Most of the houses had extensions built out into the yard. Aunt Nell and Uncle Stephen had already done this in 1932 and in 1933, they invested in a Hotpoint B & H washing machine to put in the wash house and many women from the neighbouring streets came on a Monday to do their washing at 7, Park Avenue. I still have the receipted invoice for the washing machine…it cost £35 less 15% for cash. total £29.15.0 (£29.75). I can still visualise the wash house….the washing machine stood under what had originally been the kitchen window, there was a gas boiler in one corner and a soaping/scrubbing table in the other. Along the side wall, there was a mangel. Fairy soap, Oxydol wash powder and Robin starch and blue bags were the order of the day.

I have previously mentioned that there was a fairly stable community in the street and in the period up my going to university in 1960, only one house changed hands. The Tulips (Aunty Gertie and Uncle Bob to me) moved out of no 1 to be replaced by Isaac Holmes, the coal merchant, whose wife, Louie was in the box office at the Empire cinema. The Cairns lived in no 2….a couple hit by tragedy. Their oldest son, Jack was killed in Sicily in 1943 and their next son, Angus died when I was about 4 years old of an illness, that would be cured today. They had a daughter who lived in Watford. We lived in no 3. and next door in 4, were Emma and Billy Reeves. Billy ran the Coop butchers in Harriet Street and was a very keen rabbit breeder and used to judge at many important shows. Emma was the sister of Jimmy Bell, the blacksmith in Church Street, a business started by her father. The Bells lived in no 5. Tommy worked at Smith Patterson’s and their daughter, Jean Dixon lived with them. Her daughter of the same name went to Blaydon G.S. and I remember getting her goodie bag the day she was christened. In no 6 were George Maughan and his wife. He was a forman for George Browell, the builder. Previous to them living there, but before my time was the painter and decorator Tommy Summerside and his family. They had moved to Crawcrook and I remember visiting them as a child. Aunt Nell and Uncle Stephen lived in no 7 and my maternal grandmother and Aunt Elsie in no 8.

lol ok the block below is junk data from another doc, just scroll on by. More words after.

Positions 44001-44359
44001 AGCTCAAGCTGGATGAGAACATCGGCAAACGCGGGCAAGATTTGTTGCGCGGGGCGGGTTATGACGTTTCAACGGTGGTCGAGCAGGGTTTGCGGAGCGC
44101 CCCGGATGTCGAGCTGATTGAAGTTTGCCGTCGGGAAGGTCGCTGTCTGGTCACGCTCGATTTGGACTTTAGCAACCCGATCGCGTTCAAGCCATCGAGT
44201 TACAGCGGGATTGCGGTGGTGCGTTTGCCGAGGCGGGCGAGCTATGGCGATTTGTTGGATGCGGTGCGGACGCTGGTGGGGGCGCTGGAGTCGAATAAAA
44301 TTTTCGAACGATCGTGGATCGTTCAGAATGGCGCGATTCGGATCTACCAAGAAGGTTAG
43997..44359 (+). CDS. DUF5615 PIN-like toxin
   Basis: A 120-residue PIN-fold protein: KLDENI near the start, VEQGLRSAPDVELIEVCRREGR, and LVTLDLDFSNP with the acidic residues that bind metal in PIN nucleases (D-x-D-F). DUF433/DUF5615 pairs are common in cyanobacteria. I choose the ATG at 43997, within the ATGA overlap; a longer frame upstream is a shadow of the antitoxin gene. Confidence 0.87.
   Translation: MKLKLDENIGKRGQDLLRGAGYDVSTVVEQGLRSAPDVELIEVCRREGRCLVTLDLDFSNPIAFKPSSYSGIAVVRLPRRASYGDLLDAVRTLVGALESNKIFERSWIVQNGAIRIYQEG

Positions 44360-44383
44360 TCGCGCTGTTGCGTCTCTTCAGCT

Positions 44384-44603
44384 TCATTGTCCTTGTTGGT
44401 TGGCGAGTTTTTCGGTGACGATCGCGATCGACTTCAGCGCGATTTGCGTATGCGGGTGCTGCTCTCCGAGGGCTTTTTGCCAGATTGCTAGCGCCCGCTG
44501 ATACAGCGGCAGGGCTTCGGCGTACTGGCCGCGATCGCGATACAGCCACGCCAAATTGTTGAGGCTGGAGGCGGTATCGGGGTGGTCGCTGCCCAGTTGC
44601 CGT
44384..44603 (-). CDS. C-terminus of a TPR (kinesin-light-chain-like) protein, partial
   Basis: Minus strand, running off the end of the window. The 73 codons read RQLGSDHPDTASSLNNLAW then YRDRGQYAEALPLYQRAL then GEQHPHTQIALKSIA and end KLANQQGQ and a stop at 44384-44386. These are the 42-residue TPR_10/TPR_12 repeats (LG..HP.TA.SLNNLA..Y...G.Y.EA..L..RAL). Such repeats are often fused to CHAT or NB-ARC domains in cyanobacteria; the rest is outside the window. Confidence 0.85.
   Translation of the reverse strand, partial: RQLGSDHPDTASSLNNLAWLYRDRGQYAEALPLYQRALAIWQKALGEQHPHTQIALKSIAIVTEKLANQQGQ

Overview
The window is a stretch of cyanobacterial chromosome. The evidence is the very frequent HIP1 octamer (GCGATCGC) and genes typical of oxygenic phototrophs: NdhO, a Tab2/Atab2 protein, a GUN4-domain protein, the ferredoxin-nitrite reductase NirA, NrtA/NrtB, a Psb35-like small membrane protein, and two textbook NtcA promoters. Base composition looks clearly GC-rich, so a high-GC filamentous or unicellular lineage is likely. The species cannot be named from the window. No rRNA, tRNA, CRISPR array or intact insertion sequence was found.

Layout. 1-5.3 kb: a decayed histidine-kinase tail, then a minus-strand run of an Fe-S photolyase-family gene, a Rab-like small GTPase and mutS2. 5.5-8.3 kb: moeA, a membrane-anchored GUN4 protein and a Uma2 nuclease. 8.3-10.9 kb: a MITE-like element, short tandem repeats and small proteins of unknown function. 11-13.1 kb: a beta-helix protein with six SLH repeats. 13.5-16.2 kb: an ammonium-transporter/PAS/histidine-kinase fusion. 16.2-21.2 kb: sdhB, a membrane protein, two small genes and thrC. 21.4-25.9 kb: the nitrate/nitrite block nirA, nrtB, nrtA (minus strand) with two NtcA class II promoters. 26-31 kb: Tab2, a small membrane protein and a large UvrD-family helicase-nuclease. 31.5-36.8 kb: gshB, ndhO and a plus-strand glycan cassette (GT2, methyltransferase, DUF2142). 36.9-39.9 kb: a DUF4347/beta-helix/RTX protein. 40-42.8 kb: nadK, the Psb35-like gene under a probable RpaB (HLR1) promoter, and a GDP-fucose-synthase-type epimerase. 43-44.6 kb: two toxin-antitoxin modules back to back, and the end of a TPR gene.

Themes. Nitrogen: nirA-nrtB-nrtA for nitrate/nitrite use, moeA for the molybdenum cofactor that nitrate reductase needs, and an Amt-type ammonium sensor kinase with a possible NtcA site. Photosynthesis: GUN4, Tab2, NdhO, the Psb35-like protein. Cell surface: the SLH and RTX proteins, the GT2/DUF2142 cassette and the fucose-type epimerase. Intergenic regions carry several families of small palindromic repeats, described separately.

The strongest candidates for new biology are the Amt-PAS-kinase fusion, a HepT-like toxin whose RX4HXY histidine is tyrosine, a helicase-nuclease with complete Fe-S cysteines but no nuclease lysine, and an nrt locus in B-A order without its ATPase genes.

Davison who had the quarry behind Monarch Terrace had built Rydal Mount in the first years of the 20th century. Before the war, it had been used for domestic science training and during the war, there was hush hush activity there. After the war, the property was purchased by the Graham brothers and then subdivided. Robert who ran Primrose Coaches at Winlaton Mill lived in the bottom portion which retained the original name and Howard who had Bleach Green Post Office and a general dealers opposite the entrance to the cricket field lived in the top part, now called Rydal Dene. I can remember the building having a Virginia creeper on the walls and a big water tank on the flat roof of the lower part of the building. It was a stable, friendly and welcoming community in which to grow up.

No 7 showing the original railings. Taken in 1920 with Aunt Nell and Aunt Elsie as a young girl
Jack Cairns at No 2 during the winter on 1947
Rydal Mount in 1934 with Aunt Elsie under the parasol and her cousin, Ella Shotton.
Isaac Holmes’ coal lorry at the bottom of Park Avenue….a fine example of how not to park…lo!
Rydal Mount and Rydal Dene and the made up street of later years.